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Case 1:11-cv-00733-WHP Document 148 Filed 07/11/12 Page 1 of 46

UNITED STATES DISTRICT COURT
SOUTHERN DISTRICT OF NEW YORK
------------------------------------x
PENNSYLVANIA PUBLIC SCHOOL
EMPLOYEES' RETIREMENT SYSTEM,
individually and on behalf of all others similarly
situated,

Plaintiff,

11 Civ. 733 (WHP)

MEMORANDUM & ORDER

-against-

BANK OF AMERICA CORPORATION, et aI.,

------------------------------------x

Defendants.

WILLIAM H. PAULEY III, District Judge:

Lead Plaintiff Pennsylvania Public School Employees' Retirement System

("Plaintiff') brings this putative securities class action lawsuit against Bank of America

Corporation ("BoA"), current and past officers and directors of BoA, twenty-seven underwriters,

and PricewaterhouseCoopers LLP ("PwC") (collectively, "Defendants"). Defendants move to

dismiss the Consolidated Class Action Complaint ("the Complaint"). For the following reasons,

Defendants' motions are granted in part and denied in part.

BACKGROUND

This action concerns allegations of BoA's purposeful concealment of its reliance

on Mortgage Electronic Registration Systems, Inc. ("MERS") and attendant exposure to billions

of dollars of loan repurchase claims arising from the sale of mortgage-backed securities.

(Consolidated Class Action Complaint, dated Sept. 23,2011 ("CompI.") ~ 1.) BoA allegedly

concealed this material information to facilitate the repayment of funds it borrowed from the

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federal government in connection with the Troubled Asset Relief Program ("TARP"). (Compl.,

1.) The following is gleaned from the Complaint and assumed to be true for the purposes of this

motion.

I. The Parties

BoA is the largest lender in the United States. (Compl., 34.) In July 2008, BoA

acquired Countrywide Financial Corporation ("Countrywide")-one of the biggest originators of

subprime mortgages. (Compl., 35.) Following this acquisition, BoA oversaw $2.09 trillion in

loans as of September 2010. (Compl., 94.) This action implicates Countrywide's role in

originating loans and selling them to third parties or for securitization into mortgage-backed

securities ("MBS"). It also concerns BoA's role as servicer for mortgages in MBS trusts.

Plaintiff also brings this action against the following past and current BoA

officers: (1) Kenneth D. Lewis, Chief Executive Officer ("CEO") from April 2001 to December

2009; (2) Joseph Lee Price, II, Chief Financial Officer ("CFO") from January 2007 to January

2010; (3) Brian T. Moynihan, CEO from January 2010 to the present; (4) Neil Cotty, CFO from

February 2010 to May 2010; and (5) Charles H. Noski, CFO from May 2010 through June 2011

(the "Executive Defendants," collectively with BoA, the "BoA Defendants").

The Complaint further names the following past and current BoA directors:

William P. Boardman, Frank Paul Bramble, Sr., Virgis William Colbert, Charles K. Gifford, Jr.,

Charles Otis Holliday, Jr., Monica C. Lozano, Thomas John May, Thomas Michael Ran, and

Robert W. Scully (collectively, the "Director Defendants," with Defendant Price, the "Securities

Act Defendants"). Additionally, the Complaint names over twenty underwriters to BoA's

Common Equivalent Securities offering, which is discussed below (the "Underwriter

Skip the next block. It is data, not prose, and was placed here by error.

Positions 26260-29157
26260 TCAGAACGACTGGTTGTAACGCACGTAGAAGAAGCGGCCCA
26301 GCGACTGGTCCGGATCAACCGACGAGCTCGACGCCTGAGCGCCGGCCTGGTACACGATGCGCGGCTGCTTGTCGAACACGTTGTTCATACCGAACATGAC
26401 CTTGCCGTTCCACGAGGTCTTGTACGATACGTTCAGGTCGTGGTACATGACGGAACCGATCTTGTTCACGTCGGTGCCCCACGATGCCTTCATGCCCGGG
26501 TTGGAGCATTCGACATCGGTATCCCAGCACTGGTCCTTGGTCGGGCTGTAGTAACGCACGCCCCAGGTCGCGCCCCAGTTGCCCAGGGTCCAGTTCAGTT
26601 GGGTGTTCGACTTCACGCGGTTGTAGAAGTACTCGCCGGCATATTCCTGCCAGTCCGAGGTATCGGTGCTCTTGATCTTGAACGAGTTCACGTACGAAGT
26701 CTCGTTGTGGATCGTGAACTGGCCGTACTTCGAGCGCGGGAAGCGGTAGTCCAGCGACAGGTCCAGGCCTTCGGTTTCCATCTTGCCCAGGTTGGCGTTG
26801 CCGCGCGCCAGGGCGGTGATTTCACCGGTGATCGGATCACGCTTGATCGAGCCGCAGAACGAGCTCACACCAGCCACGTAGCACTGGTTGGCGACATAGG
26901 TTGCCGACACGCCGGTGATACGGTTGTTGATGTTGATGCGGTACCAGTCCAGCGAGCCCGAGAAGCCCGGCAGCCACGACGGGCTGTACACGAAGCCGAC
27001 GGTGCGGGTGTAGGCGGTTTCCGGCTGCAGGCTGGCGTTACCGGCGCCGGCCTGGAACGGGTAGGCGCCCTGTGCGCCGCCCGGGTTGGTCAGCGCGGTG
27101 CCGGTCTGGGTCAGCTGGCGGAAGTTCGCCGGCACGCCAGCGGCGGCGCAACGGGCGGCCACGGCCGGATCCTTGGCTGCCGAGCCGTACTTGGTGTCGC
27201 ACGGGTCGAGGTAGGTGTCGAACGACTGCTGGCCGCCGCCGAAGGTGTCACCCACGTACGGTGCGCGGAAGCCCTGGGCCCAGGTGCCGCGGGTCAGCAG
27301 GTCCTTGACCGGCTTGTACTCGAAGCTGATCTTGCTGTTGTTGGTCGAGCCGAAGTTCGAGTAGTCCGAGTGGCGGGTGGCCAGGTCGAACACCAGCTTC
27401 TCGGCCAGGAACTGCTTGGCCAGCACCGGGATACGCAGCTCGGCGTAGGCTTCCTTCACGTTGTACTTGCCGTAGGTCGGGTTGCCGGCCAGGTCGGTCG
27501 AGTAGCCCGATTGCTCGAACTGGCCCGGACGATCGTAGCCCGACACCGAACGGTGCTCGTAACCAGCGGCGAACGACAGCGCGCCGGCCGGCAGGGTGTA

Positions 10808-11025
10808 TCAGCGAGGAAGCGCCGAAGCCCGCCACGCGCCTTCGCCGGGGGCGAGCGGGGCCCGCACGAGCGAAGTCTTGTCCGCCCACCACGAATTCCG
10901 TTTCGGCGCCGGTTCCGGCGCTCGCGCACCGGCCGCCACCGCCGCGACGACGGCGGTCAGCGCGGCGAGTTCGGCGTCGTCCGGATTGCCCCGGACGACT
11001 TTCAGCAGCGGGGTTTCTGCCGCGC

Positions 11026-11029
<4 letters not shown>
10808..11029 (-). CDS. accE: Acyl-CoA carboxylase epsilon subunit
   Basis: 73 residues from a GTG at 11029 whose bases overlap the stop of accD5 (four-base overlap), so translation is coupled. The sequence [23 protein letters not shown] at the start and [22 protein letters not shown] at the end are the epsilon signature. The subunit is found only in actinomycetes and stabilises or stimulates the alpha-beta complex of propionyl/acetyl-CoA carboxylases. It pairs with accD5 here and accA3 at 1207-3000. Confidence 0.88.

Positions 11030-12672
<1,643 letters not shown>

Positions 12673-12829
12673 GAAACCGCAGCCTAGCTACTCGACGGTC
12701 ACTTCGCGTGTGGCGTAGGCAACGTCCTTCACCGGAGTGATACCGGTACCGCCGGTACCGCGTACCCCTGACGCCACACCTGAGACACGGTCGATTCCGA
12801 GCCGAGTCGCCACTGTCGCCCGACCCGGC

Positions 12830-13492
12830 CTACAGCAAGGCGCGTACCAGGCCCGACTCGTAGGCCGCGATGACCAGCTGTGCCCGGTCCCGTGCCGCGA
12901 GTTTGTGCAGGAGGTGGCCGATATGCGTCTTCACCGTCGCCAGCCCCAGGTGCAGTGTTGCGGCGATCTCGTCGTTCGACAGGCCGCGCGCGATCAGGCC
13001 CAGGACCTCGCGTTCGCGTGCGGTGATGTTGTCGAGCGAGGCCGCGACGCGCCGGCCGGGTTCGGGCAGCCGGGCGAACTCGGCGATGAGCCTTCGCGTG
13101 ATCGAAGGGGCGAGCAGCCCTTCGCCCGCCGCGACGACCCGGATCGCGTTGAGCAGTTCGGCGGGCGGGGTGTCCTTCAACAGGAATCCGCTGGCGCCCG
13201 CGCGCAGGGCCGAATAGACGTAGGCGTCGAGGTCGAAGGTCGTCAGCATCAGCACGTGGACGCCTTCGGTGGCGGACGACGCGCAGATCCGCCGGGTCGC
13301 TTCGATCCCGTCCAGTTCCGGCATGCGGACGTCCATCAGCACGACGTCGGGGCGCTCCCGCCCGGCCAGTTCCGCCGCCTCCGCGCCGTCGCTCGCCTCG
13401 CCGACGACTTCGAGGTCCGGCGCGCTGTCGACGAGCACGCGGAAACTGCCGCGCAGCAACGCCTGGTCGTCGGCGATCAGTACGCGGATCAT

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Defendants"). Plaintiff also names PwC, the accounting firm that audited BoA's financial

statements during the Class Period-February 27,2009 to October 19,2010.

Plaintiff is a public pension fund organized for the benefit of Pennsylvania public

school employees. (Compl., 33.) It purchased BoA's securities during the Class Period,

including the Common Equivalent Securities. (Compl., 33.) Plaintiff alleges that it suffered

substantial damage as a result of these purchases. (CompL , 33.)

II. MERS

In almost every jurisdiction, a mortgagee must record the mortgage in the county

where the property is located for it to take priority over other liens. (Compl., 2.) MERS is a

private, computerized system for processing and tracking loans that purports to eliminate the

need for physically recording mortgages. (Compl. ~ 6.) When a mortgage is transferred from

one MERS member to another, MERS only makes a notation of that transaction in its system.

(CompL " 6, 76.) Thus, there is no public record of the transfer. (CompL, 76.) Additionally,

instead of listing the name of the mortgagee, MERS lists itself as the mortgagee or the

"nominee" for the mortgagee. (CompL" 6, 75.) However, MERS holds no interest in the loan.

(Compl. , 75.) Thus, the mortgage holder or servicer, and not MERS, receives payments on the

loan. (Compl., 75.) BoA, Countrywide, and other financial institutions utilized MERS to avoid

burdensome recording requirements and to ensure the speedy securitization of mortgages for sale

on the secondary market. (Compl., 7.)

MERS operated seamlessly until 2008, when the country entered a recession and

default rates rose sharply. (Compl., 5.) Then a number of courts made clear that it would be

nearly impossible for mortgage holders or servicers to foreclose on loans processed or

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transferred via MERS. (Compl. ~ 22,84-85.) To foreclose on a mortgage, a party must have

title to it. (CompL ~~ 85, 87.) Courts reasoned that because MERS listed itself as the mortgagee,

mortgage holders and servicers did not have standing to foreclose. (CompL ~ 85.) Some of these

suits involved BoA and Countrywide in their capacities as a mortgage holder or servicer.

(Compl. ~ 84.) Plaintiff alleges that these publicly-filed court decisions were available to

insiders, such as the BoA Defendants, but not to the public. (Compl. ~ 87.)

Plaintiff additionally alleges that Countrywide routinely failed to transfer

promissory notes when it sold mortgages. (Compl. ~ 78.) To transfer a mortgage validly, an

assignor or seller must endorse the promissory note and physically transfer it to the new